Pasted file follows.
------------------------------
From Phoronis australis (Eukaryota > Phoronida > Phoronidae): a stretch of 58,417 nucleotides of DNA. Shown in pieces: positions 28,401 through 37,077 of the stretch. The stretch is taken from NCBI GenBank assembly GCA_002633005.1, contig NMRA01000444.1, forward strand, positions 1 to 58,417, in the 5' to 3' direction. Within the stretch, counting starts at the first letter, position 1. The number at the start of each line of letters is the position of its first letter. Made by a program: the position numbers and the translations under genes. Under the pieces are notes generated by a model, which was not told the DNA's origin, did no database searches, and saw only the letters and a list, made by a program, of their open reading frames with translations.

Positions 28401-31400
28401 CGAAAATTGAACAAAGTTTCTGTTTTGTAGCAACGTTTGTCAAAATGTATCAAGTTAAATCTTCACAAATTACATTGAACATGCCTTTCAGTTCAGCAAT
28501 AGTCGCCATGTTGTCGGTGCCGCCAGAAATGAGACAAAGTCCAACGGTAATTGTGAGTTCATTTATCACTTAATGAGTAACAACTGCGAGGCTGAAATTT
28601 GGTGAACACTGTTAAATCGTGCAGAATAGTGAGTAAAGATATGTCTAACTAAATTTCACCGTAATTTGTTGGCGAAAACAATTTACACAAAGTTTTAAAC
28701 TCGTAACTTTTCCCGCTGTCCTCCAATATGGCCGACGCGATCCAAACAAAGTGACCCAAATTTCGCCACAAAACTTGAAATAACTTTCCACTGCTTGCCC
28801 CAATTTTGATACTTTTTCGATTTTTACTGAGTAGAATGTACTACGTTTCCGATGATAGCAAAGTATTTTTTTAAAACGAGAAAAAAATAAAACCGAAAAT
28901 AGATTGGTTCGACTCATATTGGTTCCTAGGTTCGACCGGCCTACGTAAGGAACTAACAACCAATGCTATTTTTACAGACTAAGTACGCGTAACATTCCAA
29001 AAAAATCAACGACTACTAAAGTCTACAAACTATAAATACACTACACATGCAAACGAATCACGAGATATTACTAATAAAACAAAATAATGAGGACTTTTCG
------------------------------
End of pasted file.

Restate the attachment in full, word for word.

From Phoronis australis (Eukaryota > Phoronida > Phoronidae): a stretch of 58,417 nucleotides of DNA. Shown in pieces: positions 28,401 through 37,077 of the stretch. The stretch is taken from NCBI GenBank assembly GCA_002633005.1, contig NMRA01000444.1, forward strand, positions 1 to 58,417, in the 5' to 3' direction. Within the stretch, counting starts at the first letter, position 1. The number at the start of each line of letters is the position of its first letter. Made by a program: the position numbers and the translations under genes. Under the pieces are notes generated by a model, which was not told the DNA's origin, did no database searches, and saw only the letters and a list, made by a program, of their open reading frames with translations.

Positions 28401-31400
28401 CGAAAATTGAACAAAGTTTCTGTTTTGTAGCAACGTTTGTCAAAATGTATCAAGTTAAATCTTCACAAATTACATTGAACATGCCTTTCAGTTCAGCAAT
28501 AGTCGCCATGTTGTCGGTGCCGCCAGAAATGAGACAAAGTCCAACGGTAATTGTGAGTTCATTTATCACTTAATGAGTAACAACTGCGAGGCTGAAATTT
28601 GGTGAACACTGTTAAATCGTGCAGAATAGTGAGTAAAGATATGTCTAACTAAATTTCACCGTAATTTGTTGGCGAAAACAATTTACACAAAGTTTTAAAC
28701 TCGTAACTTTTCCCGCTGTCCTCCAATATGGCCGACGCGATCCAAACAAAGTGACCCAAATTTCGCCACAAAACTTGAAATAACTTTCCACTGCTTGCCC
28801 CAATTTTGATACTTTTTCGATTTTTACTGAGTAGAATGTACTACGTTTCCGATGATAGCAAAGTATTTTTTTAAAACGAGAAAAAAATAAAACCGAAAAT
28901 AGATTGGTTCGACTCATATTGGTTCCTAGGTTCGACCGGCCTACGTAAGGAACTAACAACCAATGCTATTTTTACAGACTAAGTACGCGTAACATTCCAA
29001 AAAAATCAACGACTACTAAAGTCTACAAACTATAAATACACTACACATGCAAACGAATCACGAGATATTACTAATAAAACAAAATAATGAGGACTTTTCG